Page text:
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Plans for 19th Annual Brady Author's Symposium at Catawba Announced

December 13, 2004

Category: Events


December 20th, a new book by Author Susan Vreeland, the scheduled speaker for Catawba College’s 19th annual Brady Author’s Symposium next spring, will be available in bookstores.   In "Life Studies," a collection of art-related stories, Vreeland continues her own literary trend of examining art and artists.

According to Vreeland, "Life Studies" explores the questions: "What else went on in great artists’ lives besides their painting? And what goes on in ours as a result of art?"   Half of the stories examine Impressionists and Post- Impressionists, the author notes, "from the points of view of the people surrounding them, and the other half are contemporary stories of non-artists who encounter art in surprising and meaningful ways."

Vreeland, a retired high school English teacher turned best-selling author, will speak at   the annual Brady Author’s Symposium in Catawba College’s Keppel Auditorium at 11 a.m. Wednesday, March 16.   A seated luncheon follows her lecture that day at noon in Peeler Crystal Lounge.   Her visit to campus concludes with a book signing session in the early afternoon in Keppel Auditorium lobby and an exclusive writing question and answer session in Hedrick Theatre.

A graduate of San Diego State University, Vreeland taught for 30 years in the San Diego City Schools.   She recently retired, but continues to live in San Diego with her husband, a software engineer.   The couple has no children, but loves to ski, take walks, visit museums, and travel.

While teaching, Vreeland wrote features for newspapers and magazines on subjects ranging from art and travel to skiing and education. She is the author of a student writing handbook, "What English Teachers Want," currently used in high schools and community colleges throughout the country.

She says she first "ventured into fiction" in 1988 with "What Love Sees," a biographical novel about a woman’s quest to lead a normal life despite her blindness.   Although now out of print, the novel was made into a CBS television movie starring Richard Thomas and Annabeth Gish.   Her works of short fiction have appeared in The Missouri Review, New England Review, Confrontation, Alaska Quarterly Review, Calyx, Crescent Review, and other journals.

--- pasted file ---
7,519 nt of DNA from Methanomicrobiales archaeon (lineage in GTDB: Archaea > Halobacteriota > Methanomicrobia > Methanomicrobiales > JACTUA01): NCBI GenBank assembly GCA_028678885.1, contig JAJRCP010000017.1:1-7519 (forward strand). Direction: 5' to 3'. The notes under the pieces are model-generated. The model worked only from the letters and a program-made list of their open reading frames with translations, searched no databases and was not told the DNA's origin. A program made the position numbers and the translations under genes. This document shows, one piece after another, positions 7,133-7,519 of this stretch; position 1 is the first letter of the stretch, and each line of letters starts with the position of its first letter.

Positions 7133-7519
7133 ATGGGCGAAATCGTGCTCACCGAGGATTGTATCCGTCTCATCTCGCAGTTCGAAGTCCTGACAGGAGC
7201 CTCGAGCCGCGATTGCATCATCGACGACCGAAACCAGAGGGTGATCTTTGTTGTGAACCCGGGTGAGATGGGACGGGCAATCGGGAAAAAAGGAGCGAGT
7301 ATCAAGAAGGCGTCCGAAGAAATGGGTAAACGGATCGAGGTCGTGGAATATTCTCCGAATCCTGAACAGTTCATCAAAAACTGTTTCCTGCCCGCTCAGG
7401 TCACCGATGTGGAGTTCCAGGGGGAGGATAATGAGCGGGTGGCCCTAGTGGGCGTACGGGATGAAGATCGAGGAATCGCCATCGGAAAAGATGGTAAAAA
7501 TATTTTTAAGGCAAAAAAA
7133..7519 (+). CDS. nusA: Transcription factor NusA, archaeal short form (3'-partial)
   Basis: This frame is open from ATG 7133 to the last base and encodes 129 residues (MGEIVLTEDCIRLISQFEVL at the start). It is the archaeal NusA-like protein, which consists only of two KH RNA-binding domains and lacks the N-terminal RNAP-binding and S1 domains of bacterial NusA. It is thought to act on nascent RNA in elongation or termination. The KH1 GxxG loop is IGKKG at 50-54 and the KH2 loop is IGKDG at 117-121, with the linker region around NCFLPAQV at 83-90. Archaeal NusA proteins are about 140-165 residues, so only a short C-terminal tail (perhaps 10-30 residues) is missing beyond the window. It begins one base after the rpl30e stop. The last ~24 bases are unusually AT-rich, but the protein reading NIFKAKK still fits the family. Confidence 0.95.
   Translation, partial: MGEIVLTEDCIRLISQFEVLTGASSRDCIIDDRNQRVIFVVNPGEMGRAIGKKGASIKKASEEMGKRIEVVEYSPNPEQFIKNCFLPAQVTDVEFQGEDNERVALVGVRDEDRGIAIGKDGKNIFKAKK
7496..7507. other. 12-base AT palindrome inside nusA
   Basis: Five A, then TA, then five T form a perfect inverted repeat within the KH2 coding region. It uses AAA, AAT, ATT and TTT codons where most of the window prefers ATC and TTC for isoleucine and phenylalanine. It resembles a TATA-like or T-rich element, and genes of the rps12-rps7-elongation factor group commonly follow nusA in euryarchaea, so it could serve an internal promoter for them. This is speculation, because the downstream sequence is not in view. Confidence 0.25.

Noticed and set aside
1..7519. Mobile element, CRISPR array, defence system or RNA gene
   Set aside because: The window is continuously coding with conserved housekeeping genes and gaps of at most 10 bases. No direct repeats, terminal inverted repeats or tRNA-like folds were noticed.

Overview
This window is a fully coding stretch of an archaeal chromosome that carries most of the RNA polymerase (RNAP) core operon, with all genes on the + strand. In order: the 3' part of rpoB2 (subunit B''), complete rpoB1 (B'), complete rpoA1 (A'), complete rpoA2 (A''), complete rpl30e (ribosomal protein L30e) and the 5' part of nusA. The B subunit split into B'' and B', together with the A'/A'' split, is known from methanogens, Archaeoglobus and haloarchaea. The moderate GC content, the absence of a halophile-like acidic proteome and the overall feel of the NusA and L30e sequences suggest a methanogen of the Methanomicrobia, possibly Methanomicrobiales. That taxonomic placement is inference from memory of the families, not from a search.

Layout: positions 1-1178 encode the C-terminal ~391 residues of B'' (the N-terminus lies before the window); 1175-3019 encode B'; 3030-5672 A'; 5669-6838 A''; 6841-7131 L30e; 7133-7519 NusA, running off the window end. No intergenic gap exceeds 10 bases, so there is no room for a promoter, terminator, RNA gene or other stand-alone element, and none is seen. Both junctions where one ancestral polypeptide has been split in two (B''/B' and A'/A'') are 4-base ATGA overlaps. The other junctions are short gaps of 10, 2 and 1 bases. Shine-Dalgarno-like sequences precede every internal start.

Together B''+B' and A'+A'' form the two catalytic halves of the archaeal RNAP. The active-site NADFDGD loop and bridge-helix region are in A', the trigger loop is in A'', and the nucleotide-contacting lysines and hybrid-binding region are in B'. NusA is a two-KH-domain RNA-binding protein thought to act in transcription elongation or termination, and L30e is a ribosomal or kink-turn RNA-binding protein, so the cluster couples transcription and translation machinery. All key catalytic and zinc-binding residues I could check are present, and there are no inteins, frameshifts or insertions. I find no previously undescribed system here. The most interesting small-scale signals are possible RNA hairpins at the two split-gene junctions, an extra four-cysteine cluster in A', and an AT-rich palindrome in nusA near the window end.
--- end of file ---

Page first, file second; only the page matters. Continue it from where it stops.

Vreeland was inspired to begin work on her second novel, "The Girl in Hyacinth Blue," (published in 2000) while she was undergoing treatment for lymphoma in the late 1990s.   Art books featuring works of the great masters like Monet, Michelangelo, and Johannes Vermeer inspired her during this difficult time, and she says "taught her that art can emerge from extremity."    

"The Girl in Hyacinth Blue" posits the existence of an unaccounted for painting by Dutch artist Vermeer and traces its history from past to present, describing each stop it makes on its journey.   Simultaneously, during this same time period, Vreeland also worked on "The Forest Lover," (published in 2004) whose subject is the artist Emily Carr.

Following publication of "The Girl in Hyacinth Blue," another art- related novel by Vreeland was published in 2002.   "The Passion of Artemisia" follows the life of Italian Renaissance painter Artemisia Gentileschi and details her relationships, challenges and triumphs as she pursues a career as an artist in a male-dominated society.

Vreeland’s awards for her works of fiction are numerous and include the San Diego Book Awards’ Theodore Geisel Award and Best Novel of the Year in 2002 for "The Passion of Artemisia;" Book Sense Year’s Favorites for "The Passion of Artemisia," 2002; International Dublin Literary Award nominee in 2001 for "The Girl in Hyacinth Blue;" and Inkwell Magazine’s Grand Prize for Fiction in 1999.

Vreeland’s novels have garnered high praise from the most discriminating of reviewers.   The New York Times Book Review explained "The Girl in Hyacinth Blue" as "intelligent, searching, and unusual…filled with luminous moments…it has a way of lingering in the reader’s mind."

Of "The Passion of Artemisia," a reviewer for The Atlantic Monthly wrote: "Who would have thought a novelized life of a Renaissance painter, a woman, would be so packed with spiritual firmness, sexual politics, Inquisition savagery, and inextinguishable talent for portraiture.   A lovely book."

Publisher’s Weekly, in a starred review of "The Forest Lover," noted: "One of the pleasures of this beguiling novel based on Carr’s life is the way Vreeland herself has acquired a painter’s eye; her descriptions of Carr’s works are faithful, evocations of the artist’s dazzling colors and craft."

Tickets for Catawba’s March 16th Brady Author’s Symposium with Vreeland will be available to the public in February.   She will join an impressive group of authors who have spoken at previous Brady Author’s Symposia, including Reynolds Price, Doris Betts, Lee Smith, Kay Gibbons, John Berendt, Pat Conroy, Gail Godwin, Ann Hood, Tim McLaurin, Frances Mayes, and Rick Bragg.   For more details, call the Catawba College Public Relations Office at 704-637-4393.